Toronto’s Matt Mernagh clearly represents the other side of the story when it comes to the issue of legalization of marijuana.
The Toronto-based author and marijuana advocate who has fought the law courts over marijuana issues for the past five years, favours legalization, regulation and taxation of the substance.
Canadian law currently allows for marijuana use by people suffering from debilitating illnesses, and while there have been calls by some for decriminalization of the substance, Liberal leader Justin Trudeau recently called for federal legalization of it.
While Trudeau’s words can be looked upon skeptically as an attempt to make a daring policy statement in the middle of what seems like widespread voter apathy, the marijuana legalization issue has come up before and will certainly come up again.
SooToday.com, speaking to local law enforcement and medical officials last week, were told Trudeau’s comments send the wrong message to youth and that the substance can act as a gateway to stronger, more dangerous drugs.
Mernagh told us regulation of the drug would actually lead to greater public safety.
“The local marijuana dealer is not asking people for proof of age,” he said. "The local LCBO outlet is carding people to make sure young people don’t get access to alcohol. They make over 200,000 turn-downs a year to young people who couldn’t furnish identification.”
Mernagh said the same type of system, put in place for marijuana, would help keep it out of the hands of young people.
He added: “Taxation of it would help with our deficit in Ontario. The LCBO makes about $1 billion a year that goes to the provincial coffers.”
“With regulation,” Mernagh said, “people would know what they’re smoking, whether it’s potent or not-so-potent marijuana.”
“People would know how the marijuana has been grown, whether organically or chemically-fed. Those are things regulation would do.”
Mernagh’s philosophy, like other marijuana advocates, is that since people are going to use it, there may as well be regulation of it that ensures some type of quality control.
“There is more talk of using it responsibly and people coming out of the cannabis closet because of people like Justin Trudeau talking about it. They feel more comfortable.”
What of the issue of impairment?
There is no question the brain is affected by marijuana use.
“It’s a fascinating question,” Mernagh said.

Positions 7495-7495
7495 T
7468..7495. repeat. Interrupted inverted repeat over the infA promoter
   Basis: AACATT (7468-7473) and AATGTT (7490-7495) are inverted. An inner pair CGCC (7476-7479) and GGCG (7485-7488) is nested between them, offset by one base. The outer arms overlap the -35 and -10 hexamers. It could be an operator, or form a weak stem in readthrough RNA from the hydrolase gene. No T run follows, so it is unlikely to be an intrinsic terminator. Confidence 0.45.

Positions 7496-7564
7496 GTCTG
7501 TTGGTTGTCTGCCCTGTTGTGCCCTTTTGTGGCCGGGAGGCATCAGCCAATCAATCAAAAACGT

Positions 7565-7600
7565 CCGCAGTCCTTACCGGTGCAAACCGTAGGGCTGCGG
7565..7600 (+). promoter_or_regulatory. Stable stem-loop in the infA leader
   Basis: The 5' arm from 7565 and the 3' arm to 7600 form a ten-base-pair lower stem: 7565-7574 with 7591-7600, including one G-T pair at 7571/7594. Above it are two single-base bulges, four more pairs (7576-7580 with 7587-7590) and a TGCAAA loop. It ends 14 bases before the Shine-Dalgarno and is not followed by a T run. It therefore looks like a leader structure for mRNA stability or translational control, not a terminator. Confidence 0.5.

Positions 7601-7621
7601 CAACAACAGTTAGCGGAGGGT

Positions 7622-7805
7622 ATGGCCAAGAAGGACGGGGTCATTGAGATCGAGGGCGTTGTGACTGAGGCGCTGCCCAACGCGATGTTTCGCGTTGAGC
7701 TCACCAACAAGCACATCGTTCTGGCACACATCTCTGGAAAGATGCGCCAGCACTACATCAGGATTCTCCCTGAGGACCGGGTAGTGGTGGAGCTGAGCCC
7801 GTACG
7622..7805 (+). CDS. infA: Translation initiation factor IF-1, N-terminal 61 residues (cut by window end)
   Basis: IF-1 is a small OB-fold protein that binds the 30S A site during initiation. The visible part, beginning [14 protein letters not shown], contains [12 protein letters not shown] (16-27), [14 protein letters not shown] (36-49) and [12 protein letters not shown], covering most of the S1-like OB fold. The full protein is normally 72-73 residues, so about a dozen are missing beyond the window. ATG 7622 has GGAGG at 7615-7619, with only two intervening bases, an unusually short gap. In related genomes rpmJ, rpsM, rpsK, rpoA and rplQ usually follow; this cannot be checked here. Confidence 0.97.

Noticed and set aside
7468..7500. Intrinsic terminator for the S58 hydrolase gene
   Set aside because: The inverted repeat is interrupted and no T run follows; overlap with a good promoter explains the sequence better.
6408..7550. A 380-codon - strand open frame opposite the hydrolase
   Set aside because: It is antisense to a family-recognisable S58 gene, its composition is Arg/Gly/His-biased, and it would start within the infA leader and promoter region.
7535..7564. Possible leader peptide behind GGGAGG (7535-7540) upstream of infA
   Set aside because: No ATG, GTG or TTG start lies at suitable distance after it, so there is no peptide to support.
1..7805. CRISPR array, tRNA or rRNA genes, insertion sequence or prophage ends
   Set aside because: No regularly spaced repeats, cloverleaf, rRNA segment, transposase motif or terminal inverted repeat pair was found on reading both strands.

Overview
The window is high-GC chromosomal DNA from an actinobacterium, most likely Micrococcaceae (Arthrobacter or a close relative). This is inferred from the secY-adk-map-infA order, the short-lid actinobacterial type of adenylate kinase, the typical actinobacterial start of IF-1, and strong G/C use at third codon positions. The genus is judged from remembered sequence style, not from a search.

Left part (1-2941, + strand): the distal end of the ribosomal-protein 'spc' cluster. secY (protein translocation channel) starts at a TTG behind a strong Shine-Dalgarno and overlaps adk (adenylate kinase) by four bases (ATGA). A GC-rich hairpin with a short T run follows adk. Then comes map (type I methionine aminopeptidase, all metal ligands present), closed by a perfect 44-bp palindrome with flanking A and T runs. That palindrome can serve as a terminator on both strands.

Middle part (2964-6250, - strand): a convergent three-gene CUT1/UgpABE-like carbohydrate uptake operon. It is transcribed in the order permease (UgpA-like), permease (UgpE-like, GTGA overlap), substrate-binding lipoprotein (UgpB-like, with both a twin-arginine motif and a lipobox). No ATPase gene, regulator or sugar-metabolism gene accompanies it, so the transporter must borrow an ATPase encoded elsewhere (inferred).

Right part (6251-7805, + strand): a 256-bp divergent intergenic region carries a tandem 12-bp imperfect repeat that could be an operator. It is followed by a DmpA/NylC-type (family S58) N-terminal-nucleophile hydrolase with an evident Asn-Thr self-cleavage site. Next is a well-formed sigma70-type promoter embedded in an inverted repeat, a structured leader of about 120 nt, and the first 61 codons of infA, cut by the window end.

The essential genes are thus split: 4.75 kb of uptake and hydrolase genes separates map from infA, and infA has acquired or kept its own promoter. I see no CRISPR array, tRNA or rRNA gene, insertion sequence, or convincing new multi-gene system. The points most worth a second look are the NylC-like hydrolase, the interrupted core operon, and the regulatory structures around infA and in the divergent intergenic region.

“Are users safe to drive? They’ve done studies of this in Colorado, and what they’re finding is that marijuana smokers are slower drivers and more cautious drivers. There’s no evidence they’re bad drivers.”
He added driving is often the last thing on a person’s mind after smoking marijuana.
“A lot of people who smoke marijuana don’t like to go any further than their kitchen.”
“Usually after smoking marijuana they just hang out and indulge in conversation, play video games or watch a movie.”
The idea that marijuana could serve as a gateway to use of stronger, more dangerous drugs irritates Mernagh.
“People that say that are uneducated about drugs and out of touch.”
“There are no studies that show it’s a gateway. That theory is about 20 years old and has been disproven.”
“I’d like to see their studies. There are studies that say that is not true.”
Mernagh reiterated his call for marijuana’s regulation, stating law enforcement’s efforts to control its spread among young people have been ineffective.
Surely the ingestion of marijuana smoke cannot be good?
Mernagh said: “Medical studies show marijuana is the least harmful inhalant you can use. Your local steel mill is probably a lot more dangerous than smoking a joint.”
For those concerned about the effect of marijuana smoke, Mernagh said marijuana can be easily ingested in other ways, such as through a vaporizer, sipped as a tea or even eaten in ice cream.
Regardless, marijuana remains controversial, and the federal government is not likely to equate its use with a cup of tea or a bowl of ice cream for some time to come.
Earlier SooToday coverage: